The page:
One last point to wrap things up. At the end of his post, Dale asks whether, given my response to his challenge, I accept this proposition:
Either Jesus is not a god, or some material objects constitute other material objects.
In a word, no: I don’t think my response commits me to that disjunctive proposition. Obviously I deny the first disjunct, since I affirm the deity of Christ, and I’m unsure about the second. Dale’s question is premised on the assumption that I endorse Rea’s position on material constitution, but as I clarified above, my response doesn’t require that.
Dale poses that question because he thinks my response implies that the deity of Christ is logically dependent on a disputable metaphysical theory (or perhaps that rational belief in the deity of Christ is dependent on rational belief in a disputable metaphysical theory). That would put the believer, he objects, “at the mercy of metaphysicians.” (What a terrifying prospect!)
Honestly, I consider this a red herring. The rationality of belief in the deity of Christ doesn’t hang on the rationality of belief in a theory of material constitution. That was never my point or an implication of my response. Rather, my point was that the problem of material constitution can give us some insights into the vulnerabilities of Dale’s original argument. In reality, whether or not a person’s belief in the deity of Christ is rationally justified will depend on many different factors, including that person’s general epistemic situation. There are at least three cases to consider:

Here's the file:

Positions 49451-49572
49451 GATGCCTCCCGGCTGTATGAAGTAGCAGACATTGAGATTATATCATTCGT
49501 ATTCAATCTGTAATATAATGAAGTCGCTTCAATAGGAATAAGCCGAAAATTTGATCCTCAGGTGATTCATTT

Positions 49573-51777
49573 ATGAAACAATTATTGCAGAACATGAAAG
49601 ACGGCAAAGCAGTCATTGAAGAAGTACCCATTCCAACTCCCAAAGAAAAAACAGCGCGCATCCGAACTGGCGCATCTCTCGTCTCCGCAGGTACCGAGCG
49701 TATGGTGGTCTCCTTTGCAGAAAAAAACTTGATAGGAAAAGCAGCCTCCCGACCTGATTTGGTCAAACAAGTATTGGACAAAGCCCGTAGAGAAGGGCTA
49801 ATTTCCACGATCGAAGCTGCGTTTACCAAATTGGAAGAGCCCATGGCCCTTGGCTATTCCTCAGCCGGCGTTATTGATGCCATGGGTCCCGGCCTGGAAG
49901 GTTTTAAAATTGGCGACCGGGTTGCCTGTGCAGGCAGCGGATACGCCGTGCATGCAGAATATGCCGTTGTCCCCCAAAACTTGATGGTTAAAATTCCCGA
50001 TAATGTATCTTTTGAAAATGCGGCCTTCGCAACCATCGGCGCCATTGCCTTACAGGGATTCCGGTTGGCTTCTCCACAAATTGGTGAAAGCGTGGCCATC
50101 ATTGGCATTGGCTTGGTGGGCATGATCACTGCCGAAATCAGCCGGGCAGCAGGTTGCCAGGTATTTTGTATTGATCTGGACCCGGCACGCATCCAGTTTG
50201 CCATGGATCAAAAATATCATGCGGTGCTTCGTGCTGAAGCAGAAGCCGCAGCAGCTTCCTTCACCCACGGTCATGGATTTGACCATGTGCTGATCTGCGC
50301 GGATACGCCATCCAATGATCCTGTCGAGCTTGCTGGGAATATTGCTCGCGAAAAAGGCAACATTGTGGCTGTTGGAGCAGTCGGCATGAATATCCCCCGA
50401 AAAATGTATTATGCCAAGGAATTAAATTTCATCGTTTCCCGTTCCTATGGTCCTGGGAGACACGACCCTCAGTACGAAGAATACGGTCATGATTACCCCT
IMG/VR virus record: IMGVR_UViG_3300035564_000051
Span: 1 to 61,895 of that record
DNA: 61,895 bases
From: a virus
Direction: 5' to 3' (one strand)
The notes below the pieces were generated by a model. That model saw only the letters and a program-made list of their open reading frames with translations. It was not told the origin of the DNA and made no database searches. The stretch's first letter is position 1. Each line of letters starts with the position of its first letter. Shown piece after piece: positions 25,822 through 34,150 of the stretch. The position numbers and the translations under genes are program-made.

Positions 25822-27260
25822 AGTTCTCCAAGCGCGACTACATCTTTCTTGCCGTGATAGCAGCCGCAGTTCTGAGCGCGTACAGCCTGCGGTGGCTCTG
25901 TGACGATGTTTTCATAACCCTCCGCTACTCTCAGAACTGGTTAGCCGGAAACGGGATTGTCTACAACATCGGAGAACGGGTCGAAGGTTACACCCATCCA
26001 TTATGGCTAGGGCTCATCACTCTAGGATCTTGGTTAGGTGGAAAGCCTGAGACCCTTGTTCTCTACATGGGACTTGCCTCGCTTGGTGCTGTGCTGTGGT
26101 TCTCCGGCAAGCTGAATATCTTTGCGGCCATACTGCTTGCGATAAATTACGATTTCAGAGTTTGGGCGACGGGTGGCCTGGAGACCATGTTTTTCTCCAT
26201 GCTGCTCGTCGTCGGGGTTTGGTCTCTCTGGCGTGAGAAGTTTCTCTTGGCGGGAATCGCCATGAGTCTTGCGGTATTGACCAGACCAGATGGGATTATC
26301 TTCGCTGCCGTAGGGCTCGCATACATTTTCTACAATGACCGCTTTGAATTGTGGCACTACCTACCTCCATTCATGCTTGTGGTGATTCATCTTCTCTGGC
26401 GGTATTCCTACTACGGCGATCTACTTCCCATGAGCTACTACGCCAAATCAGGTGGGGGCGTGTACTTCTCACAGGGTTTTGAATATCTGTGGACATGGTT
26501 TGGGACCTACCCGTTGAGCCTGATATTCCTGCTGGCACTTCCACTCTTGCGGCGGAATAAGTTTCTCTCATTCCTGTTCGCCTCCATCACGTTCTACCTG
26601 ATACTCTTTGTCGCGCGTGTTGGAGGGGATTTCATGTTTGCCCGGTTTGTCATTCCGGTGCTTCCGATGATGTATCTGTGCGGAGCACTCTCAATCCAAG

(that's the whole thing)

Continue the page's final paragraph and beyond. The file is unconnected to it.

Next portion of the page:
- The case of the believer who’s blissfully unaware of Tuggy’s challenge. He doesn’t have an actual defeater for his belief in the deity of Christ because he doesn’t even have a potential defeater.
- The case of the believer who’s aware of Tuggy’s challenge (or something similar) and sufficiently understands it, but isn’t able to explain why it fails. As I’ve argued elsewhere, such a believer may still be rational in retaining his belief in the deity of Christ. Based on his assessment of what the New Testament teaches about the Son’s relationship to the Father, and basic convictions about divine incomprehensibility, he could reasonably conclude that Tuggy’s argument is unsound even if he can’t specify why it’s unsound.
- The case of the more philosophically sophisticated believer who responds to Tuggy’s challenge in much the way that I’ve done.
In none of these cases does the rationality of belief in the deity of Christ hang on a controverted metaphysical theory.